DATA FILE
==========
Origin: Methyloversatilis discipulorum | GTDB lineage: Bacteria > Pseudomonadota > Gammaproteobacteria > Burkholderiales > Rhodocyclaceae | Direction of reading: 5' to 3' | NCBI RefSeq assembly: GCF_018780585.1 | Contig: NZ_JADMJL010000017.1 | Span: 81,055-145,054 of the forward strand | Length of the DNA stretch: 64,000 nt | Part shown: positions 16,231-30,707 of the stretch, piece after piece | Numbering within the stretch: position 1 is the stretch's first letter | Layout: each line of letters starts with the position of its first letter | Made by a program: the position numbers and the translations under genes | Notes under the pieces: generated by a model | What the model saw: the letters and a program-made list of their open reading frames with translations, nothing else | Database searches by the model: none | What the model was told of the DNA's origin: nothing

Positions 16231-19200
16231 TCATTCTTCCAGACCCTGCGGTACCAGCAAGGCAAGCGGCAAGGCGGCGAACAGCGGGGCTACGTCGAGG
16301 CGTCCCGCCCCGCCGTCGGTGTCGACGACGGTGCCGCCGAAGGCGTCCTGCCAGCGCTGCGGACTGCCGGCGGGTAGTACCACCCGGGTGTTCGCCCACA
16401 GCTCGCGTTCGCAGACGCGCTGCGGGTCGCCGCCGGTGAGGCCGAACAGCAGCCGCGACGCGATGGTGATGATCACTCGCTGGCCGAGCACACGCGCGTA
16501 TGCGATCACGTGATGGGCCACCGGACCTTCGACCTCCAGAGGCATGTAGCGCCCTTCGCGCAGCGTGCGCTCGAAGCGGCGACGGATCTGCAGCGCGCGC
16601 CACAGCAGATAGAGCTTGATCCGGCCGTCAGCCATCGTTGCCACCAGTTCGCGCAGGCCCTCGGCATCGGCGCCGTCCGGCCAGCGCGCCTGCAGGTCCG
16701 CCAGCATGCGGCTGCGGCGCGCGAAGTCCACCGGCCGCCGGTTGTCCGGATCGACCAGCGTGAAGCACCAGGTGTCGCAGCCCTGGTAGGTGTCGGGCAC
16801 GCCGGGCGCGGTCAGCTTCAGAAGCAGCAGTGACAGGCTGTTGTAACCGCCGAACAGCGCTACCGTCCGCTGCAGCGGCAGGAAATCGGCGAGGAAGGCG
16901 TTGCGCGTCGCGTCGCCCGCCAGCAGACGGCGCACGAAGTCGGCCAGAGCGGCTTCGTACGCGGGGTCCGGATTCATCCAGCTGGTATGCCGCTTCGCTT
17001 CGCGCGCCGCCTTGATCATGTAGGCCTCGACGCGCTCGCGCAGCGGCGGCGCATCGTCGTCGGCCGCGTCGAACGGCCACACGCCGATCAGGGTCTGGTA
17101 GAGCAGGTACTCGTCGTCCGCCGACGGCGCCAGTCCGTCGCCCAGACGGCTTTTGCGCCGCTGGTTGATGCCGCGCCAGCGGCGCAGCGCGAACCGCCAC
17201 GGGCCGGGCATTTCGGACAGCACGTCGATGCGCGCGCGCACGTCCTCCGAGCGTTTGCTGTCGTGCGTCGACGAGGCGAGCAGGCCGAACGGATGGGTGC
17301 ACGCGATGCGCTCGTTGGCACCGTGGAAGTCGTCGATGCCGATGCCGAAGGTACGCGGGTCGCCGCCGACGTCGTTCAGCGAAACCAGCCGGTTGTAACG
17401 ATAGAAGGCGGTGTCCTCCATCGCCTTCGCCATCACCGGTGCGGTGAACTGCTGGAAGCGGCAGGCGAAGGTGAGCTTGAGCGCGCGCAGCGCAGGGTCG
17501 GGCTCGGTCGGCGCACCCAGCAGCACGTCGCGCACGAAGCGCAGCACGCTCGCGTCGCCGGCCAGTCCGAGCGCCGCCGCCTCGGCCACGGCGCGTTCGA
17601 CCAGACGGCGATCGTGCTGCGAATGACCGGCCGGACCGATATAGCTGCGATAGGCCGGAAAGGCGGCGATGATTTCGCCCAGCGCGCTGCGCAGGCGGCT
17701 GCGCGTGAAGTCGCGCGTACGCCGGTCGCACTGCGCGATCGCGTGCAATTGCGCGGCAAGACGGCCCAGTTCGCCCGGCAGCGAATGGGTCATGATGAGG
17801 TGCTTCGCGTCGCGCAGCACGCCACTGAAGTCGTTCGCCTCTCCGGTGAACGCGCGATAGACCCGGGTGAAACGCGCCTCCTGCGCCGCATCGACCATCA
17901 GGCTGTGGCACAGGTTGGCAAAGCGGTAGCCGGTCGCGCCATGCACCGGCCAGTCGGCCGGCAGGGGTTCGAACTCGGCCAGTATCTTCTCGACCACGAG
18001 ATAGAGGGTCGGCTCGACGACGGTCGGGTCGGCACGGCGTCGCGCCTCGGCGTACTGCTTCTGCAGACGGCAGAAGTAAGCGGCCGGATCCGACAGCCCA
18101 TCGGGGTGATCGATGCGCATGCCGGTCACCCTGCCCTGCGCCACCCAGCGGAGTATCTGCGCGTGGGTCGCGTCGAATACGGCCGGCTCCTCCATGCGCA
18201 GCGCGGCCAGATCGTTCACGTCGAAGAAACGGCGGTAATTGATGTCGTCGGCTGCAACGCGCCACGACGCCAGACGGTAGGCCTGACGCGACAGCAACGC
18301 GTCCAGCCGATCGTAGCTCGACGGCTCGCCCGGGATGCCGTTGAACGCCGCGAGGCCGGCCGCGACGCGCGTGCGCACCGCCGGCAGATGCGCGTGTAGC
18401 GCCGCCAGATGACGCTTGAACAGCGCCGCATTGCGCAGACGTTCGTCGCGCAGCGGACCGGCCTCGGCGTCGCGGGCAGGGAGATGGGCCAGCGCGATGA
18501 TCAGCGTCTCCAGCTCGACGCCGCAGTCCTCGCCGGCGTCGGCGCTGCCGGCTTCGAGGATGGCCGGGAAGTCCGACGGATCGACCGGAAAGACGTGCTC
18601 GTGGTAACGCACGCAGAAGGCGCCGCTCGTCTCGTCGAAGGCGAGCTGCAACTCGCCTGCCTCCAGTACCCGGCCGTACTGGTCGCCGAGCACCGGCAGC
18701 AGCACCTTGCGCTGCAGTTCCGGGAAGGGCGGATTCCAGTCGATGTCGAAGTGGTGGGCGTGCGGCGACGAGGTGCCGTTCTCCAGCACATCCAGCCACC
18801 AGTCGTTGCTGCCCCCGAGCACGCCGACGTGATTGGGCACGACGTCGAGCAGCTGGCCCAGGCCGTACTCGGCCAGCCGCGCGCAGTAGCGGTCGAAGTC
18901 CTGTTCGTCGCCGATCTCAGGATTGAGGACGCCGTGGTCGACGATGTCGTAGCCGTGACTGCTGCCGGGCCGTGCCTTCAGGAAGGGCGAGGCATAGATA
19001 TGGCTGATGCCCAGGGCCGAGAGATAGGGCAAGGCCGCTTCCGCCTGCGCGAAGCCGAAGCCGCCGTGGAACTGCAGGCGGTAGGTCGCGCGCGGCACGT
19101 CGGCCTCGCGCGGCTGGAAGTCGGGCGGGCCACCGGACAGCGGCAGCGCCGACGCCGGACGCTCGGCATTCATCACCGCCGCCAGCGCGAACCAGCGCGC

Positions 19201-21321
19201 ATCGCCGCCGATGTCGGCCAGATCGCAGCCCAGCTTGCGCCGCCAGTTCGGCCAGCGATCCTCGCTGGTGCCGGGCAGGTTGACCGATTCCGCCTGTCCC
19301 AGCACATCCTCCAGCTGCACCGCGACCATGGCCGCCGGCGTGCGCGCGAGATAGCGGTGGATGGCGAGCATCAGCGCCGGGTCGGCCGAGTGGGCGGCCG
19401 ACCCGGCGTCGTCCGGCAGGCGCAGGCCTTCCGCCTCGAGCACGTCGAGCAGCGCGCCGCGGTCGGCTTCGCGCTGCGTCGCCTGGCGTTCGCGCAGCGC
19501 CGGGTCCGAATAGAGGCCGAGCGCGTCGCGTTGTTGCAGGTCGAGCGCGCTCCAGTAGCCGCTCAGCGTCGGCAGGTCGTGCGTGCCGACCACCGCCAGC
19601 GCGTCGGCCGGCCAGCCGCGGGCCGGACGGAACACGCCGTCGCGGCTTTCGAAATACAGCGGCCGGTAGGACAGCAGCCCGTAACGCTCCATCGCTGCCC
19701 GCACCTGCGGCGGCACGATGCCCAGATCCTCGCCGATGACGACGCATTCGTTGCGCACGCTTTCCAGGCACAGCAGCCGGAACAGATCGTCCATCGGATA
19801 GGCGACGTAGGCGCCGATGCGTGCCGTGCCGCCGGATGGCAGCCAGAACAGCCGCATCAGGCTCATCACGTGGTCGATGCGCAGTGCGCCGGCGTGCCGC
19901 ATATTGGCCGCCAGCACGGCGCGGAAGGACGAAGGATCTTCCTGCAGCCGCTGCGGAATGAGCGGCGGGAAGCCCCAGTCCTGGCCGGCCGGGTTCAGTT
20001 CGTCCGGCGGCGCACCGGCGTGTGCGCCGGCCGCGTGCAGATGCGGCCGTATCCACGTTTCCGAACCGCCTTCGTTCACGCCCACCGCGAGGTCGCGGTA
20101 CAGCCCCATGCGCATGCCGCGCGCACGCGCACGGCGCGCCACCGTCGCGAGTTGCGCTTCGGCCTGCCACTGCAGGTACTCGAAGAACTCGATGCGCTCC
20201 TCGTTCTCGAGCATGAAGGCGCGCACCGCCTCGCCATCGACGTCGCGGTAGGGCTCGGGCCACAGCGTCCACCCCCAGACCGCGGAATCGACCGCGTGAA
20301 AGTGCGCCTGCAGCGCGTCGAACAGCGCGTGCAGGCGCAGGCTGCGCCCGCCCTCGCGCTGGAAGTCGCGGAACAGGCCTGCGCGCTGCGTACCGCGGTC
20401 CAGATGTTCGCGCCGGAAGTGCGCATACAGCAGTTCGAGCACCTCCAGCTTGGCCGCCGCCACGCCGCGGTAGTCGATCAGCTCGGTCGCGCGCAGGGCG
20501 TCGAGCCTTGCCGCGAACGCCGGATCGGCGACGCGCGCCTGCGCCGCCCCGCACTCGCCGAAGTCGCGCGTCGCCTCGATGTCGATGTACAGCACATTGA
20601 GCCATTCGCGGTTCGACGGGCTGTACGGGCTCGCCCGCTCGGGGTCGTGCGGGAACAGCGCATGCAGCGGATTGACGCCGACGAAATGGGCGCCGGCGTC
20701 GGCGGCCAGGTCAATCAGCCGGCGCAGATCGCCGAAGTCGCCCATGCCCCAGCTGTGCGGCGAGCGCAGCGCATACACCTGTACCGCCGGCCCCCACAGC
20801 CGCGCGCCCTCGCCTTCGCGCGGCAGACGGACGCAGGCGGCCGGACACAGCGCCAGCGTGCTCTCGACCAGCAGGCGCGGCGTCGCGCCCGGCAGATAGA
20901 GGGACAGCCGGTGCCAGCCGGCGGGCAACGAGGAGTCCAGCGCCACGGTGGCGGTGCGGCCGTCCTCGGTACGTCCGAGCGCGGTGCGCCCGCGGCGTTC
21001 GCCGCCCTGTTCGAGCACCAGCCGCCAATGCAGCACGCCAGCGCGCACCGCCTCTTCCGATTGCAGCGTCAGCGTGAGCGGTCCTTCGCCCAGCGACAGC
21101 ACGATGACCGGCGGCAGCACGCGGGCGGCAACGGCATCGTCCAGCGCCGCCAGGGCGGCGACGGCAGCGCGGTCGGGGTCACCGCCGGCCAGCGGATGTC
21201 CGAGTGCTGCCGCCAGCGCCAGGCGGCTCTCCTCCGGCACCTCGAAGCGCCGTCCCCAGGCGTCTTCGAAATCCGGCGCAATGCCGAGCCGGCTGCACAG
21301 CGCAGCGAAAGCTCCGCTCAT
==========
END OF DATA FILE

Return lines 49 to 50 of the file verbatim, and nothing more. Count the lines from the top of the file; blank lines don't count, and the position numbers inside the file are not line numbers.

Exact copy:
20701 GGCGGCCAGGTCAATCAGCCGGCGCAGATCGCCGAAGTCGCCCATGCCCCAGCTGTGCGGCGAGCGCAGCGCATACACCTGTACCGCCGGCCCCCACAGC
20801 CGCGCGCCCTCGCCTTCGCGCGGCAGACGGACGCAGGCGGCCGGACACAGCGCCAGCGTGCTCTCGACCAGCAGGCGCGGCGTCGCGCCCGGCAGATAGA